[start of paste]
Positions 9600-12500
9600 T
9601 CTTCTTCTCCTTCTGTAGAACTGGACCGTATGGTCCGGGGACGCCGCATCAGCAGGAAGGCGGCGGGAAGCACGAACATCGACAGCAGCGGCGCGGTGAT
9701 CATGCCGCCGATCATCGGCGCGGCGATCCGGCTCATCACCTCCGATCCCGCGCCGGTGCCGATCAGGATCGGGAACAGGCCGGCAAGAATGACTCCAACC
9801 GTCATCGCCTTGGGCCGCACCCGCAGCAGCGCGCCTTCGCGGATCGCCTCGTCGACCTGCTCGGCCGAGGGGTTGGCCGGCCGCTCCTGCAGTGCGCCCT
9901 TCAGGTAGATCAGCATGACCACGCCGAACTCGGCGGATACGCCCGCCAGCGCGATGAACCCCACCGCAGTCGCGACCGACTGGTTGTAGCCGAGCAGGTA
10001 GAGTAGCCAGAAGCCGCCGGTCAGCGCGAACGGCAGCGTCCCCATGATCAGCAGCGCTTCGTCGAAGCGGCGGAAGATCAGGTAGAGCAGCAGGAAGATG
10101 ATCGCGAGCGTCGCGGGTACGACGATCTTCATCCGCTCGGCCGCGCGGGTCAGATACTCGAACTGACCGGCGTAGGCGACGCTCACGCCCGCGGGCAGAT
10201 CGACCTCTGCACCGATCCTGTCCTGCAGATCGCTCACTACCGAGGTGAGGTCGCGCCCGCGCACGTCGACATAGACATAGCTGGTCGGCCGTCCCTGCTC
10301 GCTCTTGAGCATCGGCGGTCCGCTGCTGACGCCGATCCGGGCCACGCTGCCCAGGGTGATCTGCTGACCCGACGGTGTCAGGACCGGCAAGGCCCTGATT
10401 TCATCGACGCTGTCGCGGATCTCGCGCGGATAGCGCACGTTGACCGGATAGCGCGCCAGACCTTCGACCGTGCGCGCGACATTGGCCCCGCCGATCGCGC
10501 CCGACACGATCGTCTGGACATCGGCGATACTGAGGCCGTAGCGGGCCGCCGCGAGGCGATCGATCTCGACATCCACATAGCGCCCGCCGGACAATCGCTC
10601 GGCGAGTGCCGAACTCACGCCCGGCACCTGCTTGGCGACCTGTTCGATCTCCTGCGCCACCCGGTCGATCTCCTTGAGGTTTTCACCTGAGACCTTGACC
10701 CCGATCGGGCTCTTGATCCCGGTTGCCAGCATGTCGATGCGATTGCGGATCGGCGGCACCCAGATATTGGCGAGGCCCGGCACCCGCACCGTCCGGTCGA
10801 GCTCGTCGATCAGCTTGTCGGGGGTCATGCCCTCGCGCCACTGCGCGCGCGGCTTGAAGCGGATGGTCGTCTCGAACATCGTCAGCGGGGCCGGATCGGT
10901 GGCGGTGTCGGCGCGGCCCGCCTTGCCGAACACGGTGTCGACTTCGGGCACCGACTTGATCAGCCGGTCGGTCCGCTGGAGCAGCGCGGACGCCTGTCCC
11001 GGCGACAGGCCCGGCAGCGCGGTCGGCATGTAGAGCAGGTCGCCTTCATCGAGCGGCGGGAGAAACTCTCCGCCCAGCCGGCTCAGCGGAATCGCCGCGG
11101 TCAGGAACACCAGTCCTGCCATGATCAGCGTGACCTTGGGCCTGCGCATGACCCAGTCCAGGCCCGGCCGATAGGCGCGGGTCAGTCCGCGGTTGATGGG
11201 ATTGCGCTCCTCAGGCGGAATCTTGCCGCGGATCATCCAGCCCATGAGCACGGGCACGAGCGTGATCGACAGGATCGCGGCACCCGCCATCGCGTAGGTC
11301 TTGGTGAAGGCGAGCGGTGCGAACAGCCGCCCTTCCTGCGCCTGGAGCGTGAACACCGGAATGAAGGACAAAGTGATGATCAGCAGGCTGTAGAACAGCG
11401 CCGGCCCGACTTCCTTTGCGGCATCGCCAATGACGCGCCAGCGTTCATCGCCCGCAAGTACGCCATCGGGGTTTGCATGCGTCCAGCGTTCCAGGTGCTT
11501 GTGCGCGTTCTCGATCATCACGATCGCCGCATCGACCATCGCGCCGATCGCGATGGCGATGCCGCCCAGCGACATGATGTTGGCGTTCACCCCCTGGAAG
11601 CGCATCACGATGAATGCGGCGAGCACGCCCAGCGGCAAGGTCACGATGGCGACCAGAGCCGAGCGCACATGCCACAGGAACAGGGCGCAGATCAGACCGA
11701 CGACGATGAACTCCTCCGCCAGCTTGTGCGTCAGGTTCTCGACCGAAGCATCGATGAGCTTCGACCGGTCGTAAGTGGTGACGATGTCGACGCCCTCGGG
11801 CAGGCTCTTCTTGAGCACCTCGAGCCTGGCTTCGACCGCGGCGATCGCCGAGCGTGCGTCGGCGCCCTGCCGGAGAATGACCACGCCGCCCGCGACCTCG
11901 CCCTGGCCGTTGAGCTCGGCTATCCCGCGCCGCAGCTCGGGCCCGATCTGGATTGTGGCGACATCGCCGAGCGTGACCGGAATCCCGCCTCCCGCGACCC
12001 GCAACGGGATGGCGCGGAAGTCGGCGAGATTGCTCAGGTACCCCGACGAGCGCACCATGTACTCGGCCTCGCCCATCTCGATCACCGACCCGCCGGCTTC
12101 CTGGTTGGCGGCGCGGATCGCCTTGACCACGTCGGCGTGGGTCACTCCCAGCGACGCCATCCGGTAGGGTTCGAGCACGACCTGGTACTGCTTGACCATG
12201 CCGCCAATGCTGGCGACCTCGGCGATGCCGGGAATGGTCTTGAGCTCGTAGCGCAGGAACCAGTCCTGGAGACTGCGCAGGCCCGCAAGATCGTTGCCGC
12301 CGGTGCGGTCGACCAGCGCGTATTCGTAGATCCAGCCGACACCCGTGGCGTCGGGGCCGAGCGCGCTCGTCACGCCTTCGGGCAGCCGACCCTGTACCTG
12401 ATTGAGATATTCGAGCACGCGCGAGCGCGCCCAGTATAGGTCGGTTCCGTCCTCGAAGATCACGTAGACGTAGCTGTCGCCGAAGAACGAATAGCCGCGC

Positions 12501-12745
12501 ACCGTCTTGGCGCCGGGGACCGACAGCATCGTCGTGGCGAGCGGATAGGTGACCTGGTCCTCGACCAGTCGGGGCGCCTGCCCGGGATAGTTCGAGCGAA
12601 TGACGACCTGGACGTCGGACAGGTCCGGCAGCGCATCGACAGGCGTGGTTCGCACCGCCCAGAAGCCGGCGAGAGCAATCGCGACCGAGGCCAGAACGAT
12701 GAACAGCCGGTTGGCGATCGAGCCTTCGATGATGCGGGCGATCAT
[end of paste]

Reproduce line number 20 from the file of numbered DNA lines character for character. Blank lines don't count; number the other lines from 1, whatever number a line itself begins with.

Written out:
11301 TTGGTGAAGGCGAGCGGTGCGAACAGCCGCCCTTCCTGCGCCTGGAGCGTGAACACCGGAATGAAGGACAAAGTGATGATCAGCAGGCTGTAGAACAGCG